The Reality: The competition with the Bruins never really happened — Boston has basically run away with the division. But Montreal has all but clinched a playoff spot, and seems locked into a first-round matchup with the Lightning. And the Habs even beat the Bruins on Monday to snap Boston’s 12-game win streak. They’re Canada’s only good team.
What Went Wrong: Not much, and I can’t tell you how annoying that is to the rest of the country.
Firing Squad: Barring another playoff meltdown, it’s hard to imagine them making a change. Which is ironic, since Habs fans complain about their coach more than the just about any other team on this list’s fans do.
Ominous Sign: Every second columnist in Canada is already working on a “Are the Montreal Canadiens now Canada’s team?” piece, because they don’t understand how sports works.
Ray of Hope Fact That Makes Me Throw Up in My Mouth a Little Bit: The last time only one Canadian team made the playoffs was all the way back in 1973. That team was the Canadiens. They won the Stanley Cup.
YouTube Video to Cheer Up Fans of Every Other Team: You’re next, Carey.
The Expectations: Take a slight improvement over last year’s ninth-place finish in the East, balance it out with a move to the tougher Western Conference, and you wind up with another year spent hanging around the fringe of the playoff picture.
The Reality: As low as the expectations were, the Jets have still managed to disappoint. After winning their first two games, they stumbled through the rest of October and were basically out of the playoff race by mid-November. That was enough to cost coach Claude Noel his job, as he was replaced by Paul Maurice in January.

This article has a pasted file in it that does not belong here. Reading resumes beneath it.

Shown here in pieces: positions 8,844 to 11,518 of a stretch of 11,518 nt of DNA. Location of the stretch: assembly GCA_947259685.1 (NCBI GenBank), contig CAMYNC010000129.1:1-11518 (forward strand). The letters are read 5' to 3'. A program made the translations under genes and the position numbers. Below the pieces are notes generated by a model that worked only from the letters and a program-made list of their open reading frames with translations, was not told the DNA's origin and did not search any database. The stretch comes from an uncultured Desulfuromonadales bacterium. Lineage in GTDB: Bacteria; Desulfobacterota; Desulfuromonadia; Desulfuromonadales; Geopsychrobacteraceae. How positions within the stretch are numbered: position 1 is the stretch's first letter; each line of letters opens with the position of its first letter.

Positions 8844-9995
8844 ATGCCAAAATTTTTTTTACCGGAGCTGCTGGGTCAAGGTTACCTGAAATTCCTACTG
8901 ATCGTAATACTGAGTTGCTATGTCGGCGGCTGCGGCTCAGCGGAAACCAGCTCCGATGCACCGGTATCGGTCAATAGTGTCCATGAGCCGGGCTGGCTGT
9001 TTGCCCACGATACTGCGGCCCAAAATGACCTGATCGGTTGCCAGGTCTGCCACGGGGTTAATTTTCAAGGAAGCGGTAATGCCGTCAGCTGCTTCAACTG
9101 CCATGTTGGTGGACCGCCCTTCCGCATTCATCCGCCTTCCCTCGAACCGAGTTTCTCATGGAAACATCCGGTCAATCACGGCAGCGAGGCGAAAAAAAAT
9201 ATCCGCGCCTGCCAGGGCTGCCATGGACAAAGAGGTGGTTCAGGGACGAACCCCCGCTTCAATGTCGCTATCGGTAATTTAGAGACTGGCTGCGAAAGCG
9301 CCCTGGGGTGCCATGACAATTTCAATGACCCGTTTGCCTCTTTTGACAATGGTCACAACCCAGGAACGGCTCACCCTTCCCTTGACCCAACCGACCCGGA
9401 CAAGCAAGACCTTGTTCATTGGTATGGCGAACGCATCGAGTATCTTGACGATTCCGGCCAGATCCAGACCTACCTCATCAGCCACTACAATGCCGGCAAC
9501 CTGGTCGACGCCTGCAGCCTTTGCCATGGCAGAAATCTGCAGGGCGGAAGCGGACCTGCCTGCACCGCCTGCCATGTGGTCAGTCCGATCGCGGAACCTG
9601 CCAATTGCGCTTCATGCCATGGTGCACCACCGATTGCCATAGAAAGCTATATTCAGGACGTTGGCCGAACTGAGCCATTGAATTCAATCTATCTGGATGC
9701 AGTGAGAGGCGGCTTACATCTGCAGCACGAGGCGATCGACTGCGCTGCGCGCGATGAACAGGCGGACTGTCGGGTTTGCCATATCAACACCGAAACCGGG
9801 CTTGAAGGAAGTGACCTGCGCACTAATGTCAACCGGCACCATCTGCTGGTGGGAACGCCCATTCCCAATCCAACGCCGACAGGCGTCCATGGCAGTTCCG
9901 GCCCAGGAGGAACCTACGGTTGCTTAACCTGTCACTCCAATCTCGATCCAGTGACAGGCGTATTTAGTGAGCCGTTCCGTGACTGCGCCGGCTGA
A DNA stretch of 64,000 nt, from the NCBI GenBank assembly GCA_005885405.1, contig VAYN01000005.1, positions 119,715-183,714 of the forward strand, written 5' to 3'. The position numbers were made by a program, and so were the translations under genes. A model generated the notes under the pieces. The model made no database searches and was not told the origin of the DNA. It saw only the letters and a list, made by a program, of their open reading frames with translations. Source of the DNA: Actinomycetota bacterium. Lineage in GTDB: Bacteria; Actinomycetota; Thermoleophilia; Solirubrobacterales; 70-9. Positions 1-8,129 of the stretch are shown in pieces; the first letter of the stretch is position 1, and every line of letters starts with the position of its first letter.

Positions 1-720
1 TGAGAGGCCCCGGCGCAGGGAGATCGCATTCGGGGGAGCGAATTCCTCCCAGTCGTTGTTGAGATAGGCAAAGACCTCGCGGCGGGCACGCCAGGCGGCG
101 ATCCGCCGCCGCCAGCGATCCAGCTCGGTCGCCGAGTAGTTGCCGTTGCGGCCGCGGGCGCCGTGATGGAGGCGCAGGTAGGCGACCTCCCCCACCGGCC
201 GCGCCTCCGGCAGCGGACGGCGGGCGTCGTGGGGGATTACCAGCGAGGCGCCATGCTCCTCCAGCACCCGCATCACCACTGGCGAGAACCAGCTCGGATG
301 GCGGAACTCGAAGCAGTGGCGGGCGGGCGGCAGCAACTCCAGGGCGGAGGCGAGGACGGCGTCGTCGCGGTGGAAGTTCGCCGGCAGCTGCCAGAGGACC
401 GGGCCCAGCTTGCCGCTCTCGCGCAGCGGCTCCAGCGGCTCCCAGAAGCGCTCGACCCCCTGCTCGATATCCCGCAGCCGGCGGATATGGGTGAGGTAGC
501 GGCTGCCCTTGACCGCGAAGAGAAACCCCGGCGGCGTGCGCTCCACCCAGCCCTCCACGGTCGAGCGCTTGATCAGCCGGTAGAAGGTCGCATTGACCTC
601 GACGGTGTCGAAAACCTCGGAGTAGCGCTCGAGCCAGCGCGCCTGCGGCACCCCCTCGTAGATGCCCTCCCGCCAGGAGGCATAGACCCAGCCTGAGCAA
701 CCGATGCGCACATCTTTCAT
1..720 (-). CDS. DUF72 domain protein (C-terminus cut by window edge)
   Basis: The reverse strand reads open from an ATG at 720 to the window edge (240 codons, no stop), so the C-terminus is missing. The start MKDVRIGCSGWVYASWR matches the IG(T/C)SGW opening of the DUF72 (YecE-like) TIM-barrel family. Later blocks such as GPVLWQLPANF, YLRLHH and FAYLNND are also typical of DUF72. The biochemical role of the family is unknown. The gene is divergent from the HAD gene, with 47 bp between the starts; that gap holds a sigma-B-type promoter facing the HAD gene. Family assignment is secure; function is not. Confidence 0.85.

What Went Wrong: We seem to harp on this all the time, but the goaltending just hasn’t been good enough; Ondrej Pavelec’s .902 save percentage ranks him just 36th in a league of 30 teams. You need to score plenty of goals to survive that sort of performance over a full season, and the Jets just don’t have the offensive talent to do it.
Still, the team was able to claw back into the playoff race under Maurice, and the Jets seemed like they could make a dark-horse run until rookie Mark Scheifele went down in the first week of March. That contributed to a decision to stand pat at the trade deadline instead of bringing in rentals for a playoff push, which was probably the right call for the long term but was basically a white flag on the current season.
Firing Squad: Maurice obviously won’t be fired, but he has a contract only for this season and hasn’t discussed an extension yet. You’d assume he’ll be back, but it’s not a sure thing. GM Kevin Cheveldayoff got an extension through 2018 before the season began, so he should be safe.
Ominous Sign: We already knew the Blues and Hawks would be great. But with a very young Avalanche team making a surprise leap to the top of the standings and the Wild and Stars showing flashes, the Central suddenly feels like an awfully tough division to ever crack the playoffs in.